Not all states allow a prior court-martial conviction into evidence. But as the decision in Oliver v. Commonwealth, 60 S.E. 2d 567 (2005), shows, the Commonwealth of Virginia considers a prior special court-martial conviction admissible in sentencing.
In principle, we accept that certain "wholly unconstitutional" convictions can be collaterally attacked and disqualified for consideration during sentencing. United States v. Tucker, 404 U.S. 443 (1972). But, when available, the collateral attack remedy would not be offered on the ground that the invalid UCMJ conviction rested on something other than the "laws of … the United States" as that phrase appears in Code § 19.2-295.1. Instead, the invalid UCMJ conviction would be excluded from trial, if at all, because it violated a higher law of the United States: the Federal Constitution.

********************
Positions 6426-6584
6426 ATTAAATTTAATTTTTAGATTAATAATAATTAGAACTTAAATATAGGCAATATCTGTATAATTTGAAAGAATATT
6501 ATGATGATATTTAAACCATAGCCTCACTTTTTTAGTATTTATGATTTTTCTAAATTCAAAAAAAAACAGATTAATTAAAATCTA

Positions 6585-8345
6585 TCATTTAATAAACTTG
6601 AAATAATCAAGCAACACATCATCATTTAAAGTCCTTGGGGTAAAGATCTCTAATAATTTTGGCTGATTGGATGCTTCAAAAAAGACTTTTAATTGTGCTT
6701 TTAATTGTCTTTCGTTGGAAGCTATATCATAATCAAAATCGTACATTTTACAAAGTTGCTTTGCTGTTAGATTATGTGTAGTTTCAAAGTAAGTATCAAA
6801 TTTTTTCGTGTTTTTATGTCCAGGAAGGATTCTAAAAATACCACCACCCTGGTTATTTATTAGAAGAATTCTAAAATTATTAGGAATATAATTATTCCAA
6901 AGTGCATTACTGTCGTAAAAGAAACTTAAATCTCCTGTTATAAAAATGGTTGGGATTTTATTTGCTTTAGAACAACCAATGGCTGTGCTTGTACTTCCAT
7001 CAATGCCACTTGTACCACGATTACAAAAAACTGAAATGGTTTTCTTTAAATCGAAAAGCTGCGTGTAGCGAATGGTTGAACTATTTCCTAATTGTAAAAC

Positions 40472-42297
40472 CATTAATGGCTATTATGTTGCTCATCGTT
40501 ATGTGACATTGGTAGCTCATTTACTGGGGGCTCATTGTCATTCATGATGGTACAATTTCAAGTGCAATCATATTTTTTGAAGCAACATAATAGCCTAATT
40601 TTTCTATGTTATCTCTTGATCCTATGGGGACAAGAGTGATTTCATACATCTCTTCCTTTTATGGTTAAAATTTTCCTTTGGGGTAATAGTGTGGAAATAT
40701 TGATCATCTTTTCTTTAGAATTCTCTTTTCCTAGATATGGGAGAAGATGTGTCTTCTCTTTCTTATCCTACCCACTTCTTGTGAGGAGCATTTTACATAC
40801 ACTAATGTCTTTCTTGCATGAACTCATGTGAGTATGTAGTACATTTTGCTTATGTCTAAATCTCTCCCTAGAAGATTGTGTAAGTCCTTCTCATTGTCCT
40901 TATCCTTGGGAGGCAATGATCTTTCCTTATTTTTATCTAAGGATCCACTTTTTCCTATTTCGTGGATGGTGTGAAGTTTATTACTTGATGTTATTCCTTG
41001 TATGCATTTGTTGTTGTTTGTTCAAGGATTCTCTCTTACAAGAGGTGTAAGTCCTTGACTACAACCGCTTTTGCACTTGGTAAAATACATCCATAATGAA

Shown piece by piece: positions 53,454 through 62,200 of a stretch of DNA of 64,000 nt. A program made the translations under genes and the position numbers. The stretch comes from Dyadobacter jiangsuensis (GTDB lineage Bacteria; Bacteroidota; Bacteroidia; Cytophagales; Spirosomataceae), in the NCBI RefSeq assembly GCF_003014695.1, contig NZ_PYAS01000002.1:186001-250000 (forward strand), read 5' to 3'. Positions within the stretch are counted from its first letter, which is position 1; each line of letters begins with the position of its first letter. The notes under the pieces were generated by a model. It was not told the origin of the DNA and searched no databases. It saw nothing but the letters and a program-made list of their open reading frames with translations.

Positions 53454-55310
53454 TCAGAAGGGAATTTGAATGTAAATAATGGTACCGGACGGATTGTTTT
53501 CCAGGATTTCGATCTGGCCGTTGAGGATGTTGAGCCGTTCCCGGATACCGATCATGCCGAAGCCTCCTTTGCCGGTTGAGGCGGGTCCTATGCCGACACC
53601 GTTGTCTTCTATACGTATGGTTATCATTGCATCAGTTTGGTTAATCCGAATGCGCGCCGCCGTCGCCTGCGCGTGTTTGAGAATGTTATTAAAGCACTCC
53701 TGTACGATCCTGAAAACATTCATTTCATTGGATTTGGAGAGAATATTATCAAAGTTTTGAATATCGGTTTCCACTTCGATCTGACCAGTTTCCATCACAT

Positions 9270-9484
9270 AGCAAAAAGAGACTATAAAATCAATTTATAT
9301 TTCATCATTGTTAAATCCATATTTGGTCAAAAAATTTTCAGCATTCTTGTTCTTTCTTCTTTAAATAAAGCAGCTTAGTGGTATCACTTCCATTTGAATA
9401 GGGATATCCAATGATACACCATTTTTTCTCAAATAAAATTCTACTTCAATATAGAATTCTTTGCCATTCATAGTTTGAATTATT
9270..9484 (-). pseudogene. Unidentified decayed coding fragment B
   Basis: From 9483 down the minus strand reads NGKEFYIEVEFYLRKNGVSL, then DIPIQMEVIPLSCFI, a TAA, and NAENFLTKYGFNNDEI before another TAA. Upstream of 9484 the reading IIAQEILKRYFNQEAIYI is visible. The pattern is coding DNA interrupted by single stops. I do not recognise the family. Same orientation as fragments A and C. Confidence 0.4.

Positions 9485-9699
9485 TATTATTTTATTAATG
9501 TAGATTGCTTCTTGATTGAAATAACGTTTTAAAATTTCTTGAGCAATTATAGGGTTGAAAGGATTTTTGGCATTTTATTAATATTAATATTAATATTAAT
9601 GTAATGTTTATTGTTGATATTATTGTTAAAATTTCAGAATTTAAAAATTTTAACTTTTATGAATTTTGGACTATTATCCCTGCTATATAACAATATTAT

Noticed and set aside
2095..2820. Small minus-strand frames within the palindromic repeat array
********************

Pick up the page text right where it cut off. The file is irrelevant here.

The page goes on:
In any event, we need not address Oliver’s hypothesis further. He does not raise on appeal any constitutional objections in contest of his UCMJ convictions.